228 E. 10th St., nr. First Ave.; 212-387-9545
You might expect a place with a Japanese owner (Tadao Mori, of Restaurant Lan), a Japanese architect (Hiromi Tsuruta), and a Japanese chef (Junichi Ota) to serve, well, Japanese food. But Dieci (scheduled to open next week) confounds expectations with a name that means “ten” in Italian and a chef who worked at Fiamma Osteria and San Domenico in Imola long enough to become culinarily fluent. Ota’s menu is as streamlined as the 25-seat subterranean space (formerly occupied by Miss Williamsburg Portavia), with a selection of cheese and salumi, pastas like garganelli with lamb Bolognese, and the occasional Eastern accent, like the wasabi veal stock he uses for his aged prime Angus, served with fingerling potatoes and crispy onions.
The Tasting Room Wine Bar & Café
72 E. 1st St., nr. First Ave.; 212-358-7831
When Colin and Renée Alevras’s Tasting Room outgrew its prohibitively tiny East Village space, the couple moved the restaurant to larger premises in Nolita. Now they’ve reopened the original location as the wine bar and café it was perhaps always meant to be, with a daily-changing blackboard menu and an all-American wine list. But the modesty of the setting can’t curb Colin’s aggressively seasonal, Greenmarket-dependent style, which expresses itself in rustic bar snacks like buttery heirloom popcorn, 3-Corner Field Farm’s sheep’s-milk-cheese-and-onion tart, and pheasant terrine with pear mustard. The café has inherited the restaurant’s custom-built Synesso espresso machine, and provides another outlet for Tasting Room pastry chef Samir Sarsour’s organic hazelnut tarts, mason jars of chocolate-mousse cake, and breakfast scones and muffins.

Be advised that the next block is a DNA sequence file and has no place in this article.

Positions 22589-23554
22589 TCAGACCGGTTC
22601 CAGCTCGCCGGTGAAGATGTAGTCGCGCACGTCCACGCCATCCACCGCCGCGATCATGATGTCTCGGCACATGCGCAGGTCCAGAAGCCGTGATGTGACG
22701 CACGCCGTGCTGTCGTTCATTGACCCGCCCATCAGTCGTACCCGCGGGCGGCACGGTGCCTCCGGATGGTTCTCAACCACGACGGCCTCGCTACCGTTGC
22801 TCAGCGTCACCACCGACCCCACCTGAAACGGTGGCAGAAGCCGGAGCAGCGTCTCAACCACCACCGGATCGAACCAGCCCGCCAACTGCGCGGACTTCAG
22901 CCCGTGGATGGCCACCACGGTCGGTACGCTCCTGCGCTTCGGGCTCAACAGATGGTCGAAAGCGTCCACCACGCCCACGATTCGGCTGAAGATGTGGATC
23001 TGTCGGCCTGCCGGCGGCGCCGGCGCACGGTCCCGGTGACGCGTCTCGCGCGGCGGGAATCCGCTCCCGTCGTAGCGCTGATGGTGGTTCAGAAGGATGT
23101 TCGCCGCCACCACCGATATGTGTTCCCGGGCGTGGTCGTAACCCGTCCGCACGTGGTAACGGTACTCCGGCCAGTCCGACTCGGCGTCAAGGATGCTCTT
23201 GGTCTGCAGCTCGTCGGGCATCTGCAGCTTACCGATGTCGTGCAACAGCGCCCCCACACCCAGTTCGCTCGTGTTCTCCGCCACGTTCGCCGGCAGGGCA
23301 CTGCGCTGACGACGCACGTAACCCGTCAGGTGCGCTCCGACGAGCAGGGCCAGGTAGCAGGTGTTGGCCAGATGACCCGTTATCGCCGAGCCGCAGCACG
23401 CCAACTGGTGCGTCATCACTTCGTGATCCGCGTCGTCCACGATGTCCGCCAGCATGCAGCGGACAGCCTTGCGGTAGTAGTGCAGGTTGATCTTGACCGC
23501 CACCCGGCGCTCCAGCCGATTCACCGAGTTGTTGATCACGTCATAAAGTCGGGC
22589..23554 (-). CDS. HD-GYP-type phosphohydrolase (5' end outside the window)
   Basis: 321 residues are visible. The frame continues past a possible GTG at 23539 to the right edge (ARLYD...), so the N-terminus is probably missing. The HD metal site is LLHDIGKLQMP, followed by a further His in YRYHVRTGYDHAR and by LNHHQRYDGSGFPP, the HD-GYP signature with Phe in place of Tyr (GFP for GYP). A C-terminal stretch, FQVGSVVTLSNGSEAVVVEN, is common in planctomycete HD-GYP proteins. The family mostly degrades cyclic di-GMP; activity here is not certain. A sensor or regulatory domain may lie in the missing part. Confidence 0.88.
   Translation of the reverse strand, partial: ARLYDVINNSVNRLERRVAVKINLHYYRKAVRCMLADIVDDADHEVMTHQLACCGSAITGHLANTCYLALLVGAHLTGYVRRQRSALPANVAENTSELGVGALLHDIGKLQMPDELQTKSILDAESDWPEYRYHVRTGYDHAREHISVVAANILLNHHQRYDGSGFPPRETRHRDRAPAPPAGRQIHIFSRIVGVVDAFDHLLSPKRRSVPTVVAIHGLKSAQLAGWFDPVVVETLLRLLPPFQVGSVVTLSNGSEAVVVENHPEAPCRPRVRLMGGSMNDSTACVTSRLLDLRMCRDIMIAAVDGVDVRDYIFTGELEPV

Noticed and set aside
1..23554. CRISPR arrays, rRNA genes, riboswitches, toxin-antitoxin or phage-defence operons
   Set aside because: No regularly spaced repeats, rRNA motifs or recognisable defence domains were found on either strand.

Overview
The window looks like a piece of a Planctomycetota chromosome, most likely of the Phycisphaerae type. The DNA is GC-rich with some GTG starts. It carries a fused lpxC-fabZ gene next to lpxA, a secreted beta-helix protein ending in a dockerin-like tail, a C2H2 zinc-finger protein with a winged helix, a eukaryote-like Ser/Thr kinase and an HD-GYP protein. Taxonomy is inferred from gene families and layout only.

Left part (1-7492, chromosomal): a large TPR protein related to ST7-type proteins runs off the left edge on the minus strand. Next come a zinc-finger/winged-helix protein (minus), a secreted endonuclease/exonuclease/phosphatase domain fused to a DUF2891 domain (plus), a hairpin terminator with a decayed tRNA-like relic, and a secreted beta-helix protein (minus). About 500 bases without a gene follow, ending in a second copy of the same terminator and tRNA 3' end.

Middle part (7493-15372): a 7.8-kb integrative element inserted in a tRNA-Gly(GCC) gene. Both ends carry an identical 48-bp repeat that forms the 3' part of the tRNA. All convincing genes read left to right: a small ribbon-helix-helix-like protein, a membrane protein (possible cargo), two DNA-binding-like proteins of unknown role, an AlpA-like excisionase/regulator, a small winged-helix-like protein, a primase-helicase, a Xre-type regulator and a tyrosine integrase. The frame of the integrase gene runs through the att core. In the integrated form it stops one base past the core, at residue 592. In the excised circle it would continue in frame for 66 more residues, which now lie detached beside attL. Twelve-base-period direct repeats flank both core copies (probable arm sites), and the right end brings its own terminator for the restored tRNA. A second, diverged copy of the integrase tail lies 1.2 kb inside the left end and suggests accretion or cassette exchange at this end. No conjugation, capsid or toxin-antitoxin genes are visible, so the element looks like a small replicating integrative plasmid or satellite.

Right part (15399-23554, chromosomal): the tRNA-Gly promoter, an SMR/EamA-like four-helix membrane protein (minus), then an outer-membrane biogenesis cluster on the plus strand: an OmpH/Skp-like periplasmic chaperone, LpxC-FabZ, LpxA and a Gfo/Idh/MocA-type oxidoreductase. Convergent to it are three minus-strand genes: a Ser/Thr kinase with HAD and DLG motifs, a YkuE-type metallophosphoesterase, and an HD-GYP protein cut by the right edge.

Where there once were Swedish meatballs, there are now keftedakia krasato (and a consulting chef late of Periyali): The East Side space previously occupied by Ulrika’s has become Retsina Elliniko Estiatorio, a new Greek restaurant serving avgolemono, shrimp saganaki, and a full roster of dips and spreads, from skordalia to melitzanosalata (115 E. 60th St., nr. Lexington Ave.; 212-486-8826) … The intersection of Seventh Avenue South and West 10th Street has become something of a tapas hot spot. Besides the recently opened Tasca, there’s the month-old Ostia, where small plates like ham croquettes and Asturian beans and clams range from $6 to $10 and the all-Spanish wine list uses descriptors like “new world dandy” and “a smooth operator” (113 Seventh Ave. S., nr. 10th St.; 212-924-2305) … After establishing outposts in the East Village and Morningside Heights, the Max empire has brought its hearty pastas and gentle prices below Canal. Unlike its siblings, though, the Tribeca Max takes credit cards, and is BYO for now (181 Duane St., nr. Greenwich St.; 212-966-5939).